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» » Rolls-Royces won’t solve Zimbabwe crisis


​A Rolls-Royce model

News that President Robert Mugabe's wife, Grace Mugabe, has bought a Rolls-Royce for half a million dollars illustrates the poverty of imagination among our ruling class. They seem to have no respect for Zimbabwe's legacy.
Surely, if they really cared for the country, they wouldn't have bothered with a Ghost but would have collected the two giant Mugabe statues they ordered which are gathering dust in a North Korean warehouse.
 After all, what's another Rolls-Royce to the Mugabe family? Only a week or so ago Grace's eldest son Russell Goreraza took delivery of two of them. But he acknowledged that there were other cars on the market and assured everyone that he had an Aston Martin on order.
So why didn't Grace choose a car with more street credibility outside her bling world. In London, as everyone knows, it's all Lamborghinis and Maseratis. Nobody drives a Roller any more. It's as naff as a North Korean statue of Mugabe, let alone two of them.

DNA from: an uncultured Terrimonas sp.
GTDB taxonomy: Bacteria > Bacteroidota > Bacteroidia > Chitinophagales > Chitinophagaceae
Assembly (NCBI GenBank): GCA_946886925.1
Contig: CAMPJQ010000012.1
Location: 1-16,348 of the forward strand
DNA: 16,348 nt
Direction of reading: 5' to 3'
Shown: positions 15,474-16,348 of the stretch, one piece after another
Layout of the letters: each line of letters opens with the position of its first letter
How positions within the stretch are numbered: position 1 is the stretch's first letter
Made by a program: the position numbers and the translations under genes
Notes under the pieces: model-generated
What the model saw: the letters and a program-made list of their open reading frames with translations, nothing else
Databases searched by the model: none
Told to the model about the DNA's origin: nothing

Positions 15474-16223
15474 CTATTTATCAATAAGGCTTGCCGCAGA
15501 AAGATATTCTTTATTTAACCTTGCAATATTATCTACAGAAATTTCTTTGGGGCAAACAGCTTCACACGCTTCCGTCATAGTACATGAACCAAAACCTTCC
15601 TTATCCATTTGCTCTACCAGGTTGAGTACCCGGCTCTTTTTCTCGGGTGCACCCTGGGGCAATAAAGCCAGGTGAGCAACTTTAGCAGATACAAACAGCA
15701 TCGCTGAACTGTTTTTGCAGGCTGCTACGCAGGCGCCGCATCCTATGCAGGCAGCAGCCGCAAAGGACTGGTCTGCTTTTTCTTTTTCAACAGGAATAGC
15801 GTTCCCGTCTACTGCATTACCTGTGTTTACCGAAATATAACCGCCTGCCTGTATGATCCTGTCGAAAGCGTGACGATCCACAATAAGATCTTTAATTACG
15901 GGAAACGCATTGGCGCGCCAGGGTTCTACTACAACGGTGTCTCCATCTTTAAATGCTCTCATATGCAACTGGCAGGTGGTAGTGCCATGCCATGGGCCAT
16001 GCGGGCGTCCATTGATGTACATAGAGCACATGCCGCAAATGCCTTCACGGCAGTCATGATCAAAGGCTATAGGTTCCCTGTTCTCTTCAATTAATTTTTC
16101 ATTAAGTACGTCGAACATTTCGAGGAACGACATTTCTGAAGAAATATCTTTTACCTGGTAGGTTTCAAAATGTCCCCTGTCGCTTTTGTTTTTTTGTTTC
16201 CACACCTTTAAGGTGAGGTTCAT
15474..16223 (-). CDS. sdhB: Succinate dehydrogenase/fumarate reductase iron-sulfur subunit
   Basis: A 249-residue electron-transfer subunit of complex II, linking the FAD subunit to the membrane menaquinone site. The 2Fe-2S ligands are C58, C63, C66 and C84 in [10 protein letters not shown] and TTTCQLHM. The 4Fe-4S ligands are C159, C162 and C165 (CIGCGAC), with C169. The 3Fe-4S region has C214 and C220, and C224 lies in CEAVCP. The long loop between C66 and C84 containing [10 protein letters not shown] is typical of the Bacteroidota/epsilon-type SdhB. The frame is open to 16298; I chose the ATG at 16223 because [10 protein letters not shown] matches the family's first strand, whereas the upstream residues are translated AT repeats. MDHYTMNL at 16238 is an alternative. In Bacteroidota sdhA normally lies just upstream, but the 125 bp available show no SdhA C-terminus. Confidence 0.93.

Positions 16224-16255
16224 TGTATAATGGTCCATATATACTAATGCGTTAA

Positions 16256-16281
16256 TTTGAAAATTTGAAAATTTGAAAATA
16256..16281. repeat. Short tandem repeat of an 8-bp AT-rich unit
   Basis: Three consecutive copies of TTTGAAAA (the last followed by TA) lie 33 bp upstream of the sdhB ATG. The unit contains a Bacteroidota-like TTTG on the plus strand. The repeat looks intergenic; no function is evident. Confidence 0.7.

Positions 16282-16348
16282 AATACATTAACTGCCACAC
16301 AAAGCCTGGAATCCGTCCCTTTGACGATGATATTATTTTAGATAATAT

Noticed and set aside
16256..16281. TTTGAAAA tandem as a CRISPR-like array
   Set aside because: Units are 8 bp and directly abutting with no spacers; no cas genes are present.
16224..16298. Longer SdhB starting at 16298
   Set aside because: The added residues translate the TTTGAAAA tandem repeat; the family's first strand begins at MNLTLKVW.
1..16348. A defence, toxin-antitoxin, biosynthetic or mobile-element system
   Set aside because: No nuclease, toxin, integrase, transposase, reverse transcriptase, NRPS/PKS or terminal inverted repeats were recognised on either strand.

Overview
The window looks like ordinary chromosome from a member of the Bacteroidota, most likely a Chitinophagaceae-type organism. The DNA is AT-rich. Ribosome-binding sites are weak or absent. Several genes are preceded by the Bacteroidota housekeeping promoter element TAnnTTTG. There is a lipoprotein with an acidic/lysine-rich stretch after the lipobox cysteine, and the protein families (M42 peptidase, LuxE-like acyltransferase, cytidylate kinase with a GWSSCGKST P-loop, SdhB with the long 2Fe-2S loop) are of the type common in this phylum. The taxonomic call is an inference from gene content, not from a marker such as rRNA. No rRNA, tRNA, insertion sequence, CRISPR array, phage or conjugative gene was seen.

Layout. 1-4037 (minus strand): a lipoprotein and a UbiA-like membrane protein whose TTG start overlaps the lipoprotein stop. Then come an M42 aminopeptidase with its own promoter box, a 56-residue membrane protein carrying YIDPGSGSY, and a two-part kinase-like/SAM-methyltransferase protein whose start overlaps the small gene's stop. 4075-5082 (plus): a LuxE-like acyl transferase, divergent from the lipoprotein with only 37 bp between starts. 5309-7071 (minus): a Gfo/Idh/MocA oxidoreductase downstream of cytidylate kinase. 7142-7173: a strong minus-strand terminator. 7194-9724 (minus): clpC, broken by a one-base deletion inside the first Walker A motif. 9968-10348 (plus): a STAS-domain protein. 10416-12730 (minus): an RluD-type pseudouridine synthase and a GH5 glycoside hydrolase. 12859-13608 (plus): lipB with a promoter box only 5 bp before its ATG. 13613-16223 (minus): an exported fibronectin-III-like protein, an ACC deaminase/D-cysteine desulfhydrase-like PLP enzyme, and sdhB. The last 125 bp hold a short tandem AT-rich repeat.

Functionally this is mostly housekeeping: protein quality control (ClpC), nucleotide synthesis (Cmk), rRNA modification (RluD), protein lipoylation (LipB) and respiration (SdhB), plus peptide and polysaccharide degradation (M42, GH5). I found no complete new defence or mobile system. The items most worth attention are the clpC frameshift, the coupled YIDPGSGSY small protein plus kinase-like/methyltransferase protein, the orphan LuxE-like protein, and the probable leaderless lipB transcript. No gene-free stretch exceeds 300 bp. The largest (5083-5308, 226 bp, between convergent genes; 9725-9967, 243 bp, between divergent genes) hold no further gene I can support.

But a Mugabe statue would certainly have a cachet in enlightened liberation circles. African leaders will walk round and round it in awe. Moses may have had his ten tablets but they would surely have been dwarfed by the two Mugabe statues – especially if they were mounted on top of each other in self-regarding ecstasy.
 It was unfortunately not reassuring to us in the diaspora to hear that monumental Mugabe had dismissed the current fuss about the disappearance of money in Zimbabwe and the so-called shortages of fuel, food and medicines as 'a one or two day wonder'. Perhaps it means he has no immediate plans to scoop up the remaining dollars in the market for another shopping trip abroad?
 But the arrest mid-sermon of Pastor Evan Mawarire, leader of the This Flag movement, for criticizing the government suggests that the regime is feeling the heat.
An indication of the seriousness of Zimbabwe's economic crisis was given by Finance Minister Chinamasa at a dinner for Afreximbank which has apparently given Zimbabwe a billion dollar loan to stabilise the economy. According to The Herald, Chinamasa appears to have given up on the fantasies of using the money to pay off some of Zimbabwe's debts in order to qualify for new loans from the World Bank. He will instead use the money for 'productivity and economic growth initiatives' .Such as more Rollers?
With Mugabe's friends in North Korea under increased pressure who knows when the eagerly awaited statues will get to Zimbabwe.
Meanwhile, The Vigil's book 'Zimbabwe Emergency' sold well at the first vigil since its launch. It is now available on Amazon. We are also finalizing arrangements for Amazon to print copies to sell on our behalf.-ZimVigil. OPINION

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